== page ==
There are a few things that must be done first for video game movies to actually reach greatness, or at the very least, succeed commercially and (more importantly) critically. The first, is being done, and has been done; Hollywood actually taking a chance. It is slowly becoming apparent to Hollywood studios that, “Oh. Wow… we can make a ton of money off of this!” Studio’s that put forth more budget to provide stars such as Jake Gyllenhaal and producer Jerry Bruckheimer will do nothing but boost the movie’s chance to succeed. Remember that a large portion of those who see the movie, know absolutely nothing about the game, however they know the names of actors, directors, and producers. This example sits in comparison to the recent news that Justin Marks is scripting the Dead Space movie. If you don’t know who Marks is, he previously worked on another video game to movie screenplay, 2009’s Street Fighter: The Legend of Chun-Li. This movie grossed just $12 Million worldwide (Box Office Mojo) with a current score of 18% on Rotten Tomatoes. I’m not trying to throw Marks under the bus here, since it takes more than a screenplay to tank a movie. However, if the movie studio wants to succeed commercially and critically (you know, the thing that hasn’t been done yet) with a live-action adaption, it has to hire people with proven track records.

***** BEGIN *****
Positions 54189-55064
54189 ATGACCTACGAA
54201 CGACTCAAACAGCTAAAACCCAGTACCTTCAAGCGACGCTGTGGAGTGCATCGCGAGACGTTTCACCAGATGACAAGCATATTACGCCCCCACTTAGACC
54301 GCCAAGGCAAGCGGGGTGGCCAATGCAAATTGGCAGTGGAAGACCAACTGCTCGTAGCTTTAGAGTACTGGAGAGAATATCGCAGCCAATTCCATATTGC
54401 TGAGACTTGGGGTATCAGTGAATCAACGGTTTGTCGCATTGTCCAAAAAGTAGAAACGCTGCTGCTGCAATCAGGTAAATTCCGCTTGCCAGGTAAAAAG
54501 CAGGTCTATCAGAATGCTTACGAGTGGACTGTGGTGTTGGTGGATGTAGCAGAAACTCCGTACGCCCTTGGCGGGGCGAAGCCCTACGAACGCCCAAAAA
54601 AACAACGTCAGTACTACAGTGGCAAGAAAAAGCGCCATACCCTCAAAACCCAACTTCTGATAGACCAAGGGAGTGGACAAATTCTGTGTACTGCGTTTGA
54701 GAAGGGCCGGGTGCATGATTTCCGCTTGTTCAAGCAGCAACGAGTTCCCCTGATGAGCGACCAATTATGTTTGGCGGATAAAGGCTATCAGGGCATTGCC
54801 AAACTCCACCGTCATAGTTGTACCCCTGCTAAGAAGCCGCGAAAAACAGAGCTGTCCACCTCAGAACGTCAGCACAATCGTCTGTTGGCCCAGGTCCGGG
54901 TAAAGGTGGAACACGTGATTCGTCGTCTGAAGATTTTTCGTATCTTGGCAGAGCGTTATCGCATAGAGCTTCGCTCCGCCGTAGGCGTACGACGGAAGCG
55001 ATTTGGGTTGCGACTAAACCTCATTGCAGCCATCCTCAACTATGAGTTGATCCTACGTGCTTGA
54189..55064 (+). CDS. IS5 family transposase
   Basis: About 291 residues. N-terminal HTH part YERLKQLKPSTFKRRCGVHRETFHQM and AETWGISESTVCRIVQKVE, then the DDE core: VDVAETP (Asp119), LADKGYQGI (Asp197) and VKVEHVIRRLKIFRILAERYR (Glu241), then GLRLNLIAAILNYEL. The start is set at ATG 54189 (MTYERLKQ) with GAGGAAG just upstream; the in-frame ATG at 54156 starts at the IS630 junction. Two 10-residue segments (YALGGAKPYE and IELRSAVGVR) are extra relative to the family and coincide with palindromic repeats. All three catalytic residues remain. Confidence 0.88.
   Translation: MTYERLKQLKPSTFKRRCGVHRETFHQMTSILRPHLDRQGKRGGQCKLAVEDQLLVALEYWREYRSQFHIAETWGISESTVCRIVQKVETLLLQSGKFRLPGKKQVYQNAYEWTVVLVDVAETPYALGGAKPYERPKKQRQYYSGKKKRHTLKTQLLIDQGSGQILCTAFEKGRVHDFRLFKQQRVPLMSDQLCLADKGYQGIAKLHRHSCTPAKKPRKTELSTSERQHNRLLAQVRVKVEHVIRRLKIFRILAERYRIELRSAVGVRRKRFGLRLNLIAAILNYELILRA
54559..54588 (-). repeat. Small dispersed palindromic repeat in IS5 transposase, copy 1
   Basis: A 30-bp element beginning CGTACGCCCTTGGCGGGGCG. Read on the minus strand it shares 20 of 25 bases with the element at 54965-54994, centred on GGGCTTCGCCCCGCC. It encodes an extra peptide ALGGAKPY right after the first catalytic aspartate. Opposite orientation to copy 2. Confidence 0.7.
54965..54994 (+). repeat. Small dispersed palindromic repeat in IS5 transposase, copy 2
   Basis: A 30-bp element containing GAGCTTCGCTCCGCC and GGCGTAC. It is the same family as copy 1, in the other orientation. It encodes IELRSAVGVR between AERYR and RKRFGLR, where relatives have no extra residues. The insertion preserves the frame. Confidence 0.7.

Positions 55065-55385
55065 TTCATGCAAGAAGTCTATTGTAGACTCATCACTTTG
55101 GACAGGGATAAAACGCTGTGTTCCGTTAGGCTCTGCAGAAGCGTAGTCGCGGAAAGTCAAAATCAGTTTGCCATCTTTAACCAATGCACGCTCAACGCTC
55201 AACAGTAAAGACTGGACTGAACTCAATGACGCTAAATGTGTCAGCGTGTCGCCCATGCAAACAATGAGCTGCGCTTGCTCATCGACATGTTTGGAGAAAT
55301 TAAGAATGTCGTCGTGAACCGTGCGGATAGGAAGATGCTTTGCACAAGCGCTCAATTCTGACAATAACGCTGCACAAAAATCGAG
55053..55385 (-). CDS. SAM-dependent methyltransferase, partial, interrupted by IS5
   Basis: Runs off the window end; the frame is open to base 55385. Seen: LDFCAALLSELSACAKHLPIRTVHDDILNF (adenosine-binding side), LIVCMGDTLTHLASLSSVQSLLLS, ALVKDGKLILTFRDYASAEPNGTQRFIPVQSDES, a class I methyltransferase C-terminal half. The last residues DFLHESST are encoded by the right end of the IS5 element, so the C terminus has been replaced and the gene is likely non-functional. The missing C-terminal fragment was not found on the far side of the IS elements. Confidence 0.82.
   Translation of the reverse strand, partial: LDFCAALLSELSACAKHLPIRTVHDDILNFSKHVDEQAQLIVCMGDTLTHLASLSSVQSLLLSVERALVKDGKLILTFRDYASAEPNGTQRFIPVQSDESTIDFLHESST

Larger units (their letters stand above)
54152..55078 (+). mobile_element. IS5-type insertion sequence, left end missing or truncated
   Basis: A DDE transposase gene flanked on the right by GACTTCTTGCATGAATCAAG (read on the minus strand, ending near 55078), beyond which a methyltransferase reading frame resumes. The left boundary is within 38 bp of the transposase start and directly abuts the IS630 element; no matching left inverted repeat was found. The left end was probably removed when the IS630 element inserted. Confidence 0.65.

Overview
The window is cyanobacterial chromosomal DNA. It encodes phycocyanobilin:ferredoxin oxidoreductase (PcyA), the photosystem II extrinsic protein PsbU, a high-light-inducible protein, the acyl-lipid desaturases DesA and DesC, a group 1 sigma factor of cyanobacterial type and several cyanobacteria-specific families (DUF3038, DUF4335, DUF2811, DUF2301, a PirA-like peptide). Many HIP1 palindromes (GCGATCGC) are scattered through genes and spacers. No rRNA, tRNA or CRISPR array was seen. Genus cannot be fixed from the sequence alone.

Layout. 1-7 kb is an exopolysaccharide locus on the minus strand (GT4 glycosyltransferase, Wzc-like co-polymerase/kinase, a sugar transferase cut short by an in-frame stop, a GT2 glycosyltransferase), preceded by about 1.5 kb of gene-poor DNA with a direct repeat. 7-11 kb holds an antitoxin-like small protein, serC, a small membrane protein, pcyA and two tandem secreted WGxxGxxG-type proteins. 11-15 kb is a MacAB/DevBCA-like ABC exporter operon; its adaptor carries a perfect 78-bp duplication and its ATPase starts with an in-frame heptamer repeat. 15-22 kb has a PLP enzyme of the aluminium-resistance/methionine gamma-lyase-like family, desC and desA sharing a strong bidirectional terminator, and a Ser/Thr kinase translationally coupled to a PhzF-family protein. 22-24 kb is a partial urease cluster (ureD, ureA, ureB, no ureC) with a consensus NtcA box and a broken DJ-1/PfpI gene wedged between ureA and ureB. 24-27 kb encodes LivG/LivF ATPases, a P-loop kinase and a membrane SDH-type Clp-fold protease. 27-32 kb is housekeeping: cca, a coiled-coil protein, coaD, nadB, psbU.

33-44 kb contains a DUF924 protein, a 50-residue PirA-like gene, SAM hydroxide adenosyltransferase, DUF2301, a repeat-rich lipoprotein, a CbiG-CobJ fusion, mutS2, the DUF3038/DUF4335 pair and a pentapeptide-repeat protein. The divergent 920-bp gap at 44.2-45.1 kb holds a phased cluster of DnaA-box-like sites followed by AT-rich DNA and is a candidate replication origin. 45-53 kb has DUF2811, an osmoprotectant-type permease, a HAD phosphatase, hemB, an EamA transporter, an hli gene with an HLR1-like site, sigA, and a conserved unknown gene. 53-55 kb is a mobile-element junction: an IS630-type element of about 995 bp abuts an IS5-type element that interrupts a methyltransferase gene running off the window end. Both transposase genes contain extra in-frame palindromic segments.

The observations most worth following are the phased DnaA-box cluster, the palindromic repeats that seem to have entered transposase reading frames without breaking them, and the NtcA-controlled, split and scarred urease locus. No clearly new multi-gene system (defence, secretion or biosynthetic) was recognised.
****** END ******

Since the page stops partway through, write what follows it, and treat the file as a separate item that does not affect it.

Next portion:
Games themselves provide an excellent framework for building a movie. Characters with personalities, scripts, plot formulas, music, settings are all there for film makers to use. Hollywood really needs to understand that a video game has all of the tools they need, and using those tools is what can make it succeed. The most important of these tools however, is not found in a game; it’s the developers. These developers have created an IP that is near and dear to their hearts, no one knows more about the game then they do. Hollywood studios need to understand the importance of using developers to translate a video game onto the silver screen effectively. To make a movie that is not only entertaining, but has substance. I think this can be achieved by doing what, to me, hasn’t been done yet in a video game movie; retaining the game’s identity.